This June, in a 5-4 ruling, the Supreme Court upheld the constitutionality of the University of California Hastings College of the Law's "all comers" policy in the case of Christian Legal Society v. Martinez. According to this ruling, a college can require all student groups to accept all prospective members and allow them to become voting members and leaders, even if they are fully antagonistic toward the group's mission.
Unfortunately, the negative effects of the Martinez decision will likely be felt not just at Hastings, but at universities across the nation, as the Heartland Institute's Ben Boychuk reports in School Reform News. Boychuk interviewed FIRE President Greg Lukianoff, who said that even though the language of Martinez clearly states that universities are not mandated to adopt "all comers" policies, many will incorrectly claim that the decision requires them to do so.
You can listen to the interview in this recent podcast. Greg warns:
[S]ince I'm used to seeing a fair amount of misrepresentation at universities, they're going to interpret the Supreme Court as essentially requiring them to have "all-comers" policies. Which [the decision] absolutely does not say and did not do.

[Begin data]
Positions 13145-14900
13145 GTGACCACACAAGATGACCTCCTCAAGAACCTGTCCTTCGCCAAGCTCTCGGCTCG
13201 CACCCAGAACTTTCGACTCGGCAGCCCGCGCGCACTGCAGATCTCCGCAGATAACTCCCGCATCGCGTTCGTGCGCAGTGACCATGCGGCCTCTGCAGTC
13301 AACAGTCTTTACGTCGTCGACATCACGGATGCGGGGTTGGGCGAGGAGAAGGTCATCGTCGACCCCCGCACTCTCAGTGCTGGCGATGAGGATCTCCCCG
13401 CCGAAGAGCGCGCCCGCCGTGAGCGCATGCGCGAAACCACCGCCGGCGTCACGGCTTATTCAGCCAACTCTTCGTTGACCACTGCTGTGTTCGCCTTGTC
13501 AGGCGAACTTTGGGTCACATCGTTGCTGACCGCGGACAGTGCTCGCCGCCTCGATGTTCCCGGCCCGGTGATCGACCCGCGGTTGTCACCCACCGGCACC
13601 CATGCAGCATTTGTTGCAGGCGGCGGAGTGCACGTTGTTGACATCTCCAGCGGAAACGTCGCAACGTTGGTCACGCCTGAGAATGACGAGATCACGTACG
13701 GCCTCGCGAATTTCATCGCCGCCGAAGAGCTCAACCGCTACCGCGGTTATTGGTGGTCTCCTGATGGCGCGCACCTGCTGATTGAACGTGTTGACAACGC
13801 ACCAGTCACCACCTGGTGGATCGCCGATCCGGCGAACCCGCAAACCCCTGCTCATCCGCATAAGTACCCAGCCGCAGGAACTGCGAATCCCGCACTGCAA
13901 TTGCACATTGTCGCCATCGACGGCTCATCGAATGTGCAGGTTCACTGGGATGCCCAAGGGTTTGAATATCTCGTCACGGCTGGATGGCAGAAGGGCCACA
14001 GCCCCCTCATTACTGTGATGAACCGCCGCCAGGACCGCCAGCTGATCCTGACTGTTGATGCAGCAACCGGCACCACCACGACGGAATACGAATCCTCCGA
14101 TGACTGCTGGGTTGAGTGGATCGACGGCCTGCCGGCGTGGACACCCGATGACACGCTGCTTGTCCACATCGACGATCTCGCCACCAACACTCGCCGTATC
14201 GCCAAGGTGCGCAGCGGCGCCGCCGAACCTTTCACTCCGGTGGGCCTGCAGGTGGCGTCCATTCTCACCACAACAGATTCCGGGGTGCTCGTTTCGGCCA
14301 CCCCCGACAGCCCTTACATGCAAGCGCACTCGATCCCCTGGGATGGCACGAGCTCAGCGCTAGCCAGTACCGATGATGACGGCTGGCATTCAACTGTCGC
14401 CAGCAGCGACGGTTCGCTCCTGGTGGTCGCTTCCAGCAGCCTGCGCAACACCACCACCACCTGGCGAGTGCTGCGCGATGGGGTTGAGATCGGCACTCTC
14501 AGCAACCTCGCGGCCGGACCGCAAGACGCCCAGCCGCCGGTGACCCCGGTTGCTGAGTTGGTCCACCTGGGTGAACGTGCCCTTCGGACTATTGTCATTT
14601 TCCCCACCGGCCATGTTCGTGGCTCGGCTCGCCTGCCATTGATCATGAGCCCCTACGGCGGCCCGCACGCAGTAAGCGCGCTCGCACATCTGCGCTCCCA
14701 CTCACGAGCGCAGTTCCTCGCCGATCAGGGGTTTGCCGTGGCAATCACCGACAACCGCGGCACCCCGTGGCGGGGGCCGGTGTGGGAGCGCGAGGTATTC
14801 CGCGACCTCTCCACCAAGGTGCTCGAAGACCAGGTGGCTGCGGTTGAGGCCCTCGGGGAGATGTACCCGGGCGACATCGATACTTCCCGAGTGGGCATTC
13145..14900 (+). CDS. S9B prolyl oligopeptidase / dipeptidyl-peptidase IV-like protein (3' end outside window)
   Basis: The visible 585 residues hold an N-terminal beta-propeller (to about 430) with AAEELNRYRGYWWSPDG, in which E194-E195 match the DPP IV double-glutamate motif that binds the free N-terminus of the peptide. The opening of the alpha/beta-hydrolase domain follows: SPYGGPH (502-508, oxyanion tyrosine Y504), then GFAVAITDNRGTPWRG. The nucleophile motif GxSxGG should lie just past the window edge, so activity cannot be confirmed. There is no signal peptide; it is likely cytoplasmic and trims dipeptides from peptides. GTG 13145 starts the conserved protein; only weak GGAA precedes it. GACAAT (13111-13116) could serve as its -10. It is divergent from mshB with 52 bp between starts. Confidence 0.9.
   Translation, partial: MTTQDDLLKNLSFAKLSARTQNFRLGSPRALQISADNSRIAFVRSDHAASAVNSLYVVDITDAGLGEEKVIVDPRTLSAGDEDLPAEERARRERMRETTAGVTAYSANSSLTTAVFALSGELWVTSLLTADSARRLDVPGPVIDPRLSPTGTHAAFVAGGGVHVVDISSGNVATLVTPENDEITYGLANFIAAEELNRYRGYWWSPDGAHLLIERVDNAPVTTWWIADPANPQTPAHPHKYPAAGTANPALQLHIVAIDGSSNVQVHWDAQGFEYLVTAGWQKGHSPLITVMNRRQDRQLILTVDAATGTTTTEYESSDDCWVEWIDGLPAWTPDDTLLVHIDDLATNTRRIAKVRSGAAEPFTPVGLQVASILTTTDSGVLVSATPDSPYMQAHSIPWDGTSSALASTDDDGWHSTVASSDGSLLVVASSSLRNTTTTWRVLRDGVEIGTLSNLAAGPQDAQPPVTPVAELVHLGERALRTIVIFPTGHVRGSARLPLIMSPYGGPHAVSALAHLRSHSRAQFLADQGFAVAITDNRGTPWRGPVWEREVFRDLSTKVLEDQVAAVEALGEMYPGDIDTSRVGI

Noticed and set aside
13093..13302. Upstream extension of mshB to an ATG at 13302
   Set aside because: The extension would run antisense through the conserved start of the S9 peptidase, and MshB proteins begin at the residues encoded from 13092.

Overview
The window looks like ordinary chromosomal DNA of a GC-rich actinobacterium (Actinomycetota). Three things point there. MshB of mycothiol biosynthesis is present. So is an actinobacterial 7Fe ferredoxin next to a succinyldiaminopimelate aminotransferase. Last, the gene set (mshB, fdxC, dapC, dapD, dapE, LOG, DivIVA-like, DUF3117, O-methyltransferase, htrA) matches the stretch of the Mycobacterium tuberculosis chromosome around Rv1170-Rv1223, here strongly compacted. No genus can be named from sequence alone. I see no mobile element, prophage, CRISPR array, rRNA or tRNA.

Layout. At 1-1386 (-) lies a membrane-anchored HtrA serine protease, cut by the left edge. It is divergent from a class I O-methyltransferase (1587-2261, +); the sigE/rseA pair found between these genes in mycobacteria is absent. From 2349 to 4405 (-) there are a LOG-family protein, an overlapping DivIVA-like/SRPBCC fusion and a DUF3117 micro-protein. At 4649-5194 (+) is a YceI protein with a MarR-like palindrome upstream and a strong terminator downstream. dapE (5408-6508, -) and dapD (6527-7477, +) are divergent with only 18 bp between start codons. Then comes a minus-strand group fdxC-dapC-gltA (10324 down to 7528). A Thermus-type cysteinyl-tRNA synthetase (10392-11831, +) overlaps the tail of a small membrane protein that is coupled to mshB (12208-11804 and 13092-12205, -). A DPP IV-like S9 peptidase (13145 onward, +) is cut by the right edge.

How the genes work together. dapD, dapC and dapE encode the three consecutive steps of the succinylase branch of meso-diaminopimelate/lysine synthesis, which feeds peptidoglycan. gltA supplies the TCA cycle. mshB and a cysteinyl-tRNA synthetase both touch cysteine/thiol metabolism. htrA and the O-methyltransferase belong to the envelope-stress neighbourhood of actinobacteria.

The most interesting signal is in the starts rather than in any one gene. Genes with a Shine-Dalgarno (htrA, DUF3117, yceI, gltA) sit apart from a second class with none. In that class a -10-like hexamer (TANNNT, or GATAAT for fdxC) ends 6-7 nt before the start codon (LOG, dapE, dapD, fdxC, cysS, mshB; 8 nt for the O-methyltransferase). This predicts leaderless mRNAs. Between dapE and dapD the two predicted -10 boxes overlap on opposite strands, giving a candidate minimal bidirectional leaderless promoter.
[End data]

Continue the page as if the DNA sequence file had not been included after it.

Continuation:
One school's lawyers even have gone so far as to misrepresent the case as requiring courts to simply "defer to decisions of educational administrators, even in the free speech context and even in higher education." (In fact, the Court said quite the opposite as it evaluated Hastings' policy.) Greg notes that universities are now more likely to expect deference regarding speech restrictions that they do not deserve and will rarely if ever get:
The practical results of this case will be we see a lot of cases to 'derecognize' groups, particularly evangelical Christian groups on campus, and a lot of attempts to use the wording of the opinion to justify everything from speech codes to speech zones.
FIRE and the Alliance Defense Fund have sought to refute the notion that the Martinez decision gave carte blanche to university administrators. As Erica noted in an earlier blog entry here on the The Torch,
The Supreme Court held only that public universities do not violate students' freedom of association when they require official student organizations to accept all students as voting members and leaders.
That's it. Martinez applies in a specific way to one specific student organization policy, not to university speech codes, which consistently lose in court--as recently as yesterday.
It is still to be seen how many universities will adopt "all comers" policies and how much these policies will contribute to the demise of activist, political, and religious organizations on campus. Greg gives us significant cause for concern for the ability of student groups to gather around shared beliefs and goals with integrity.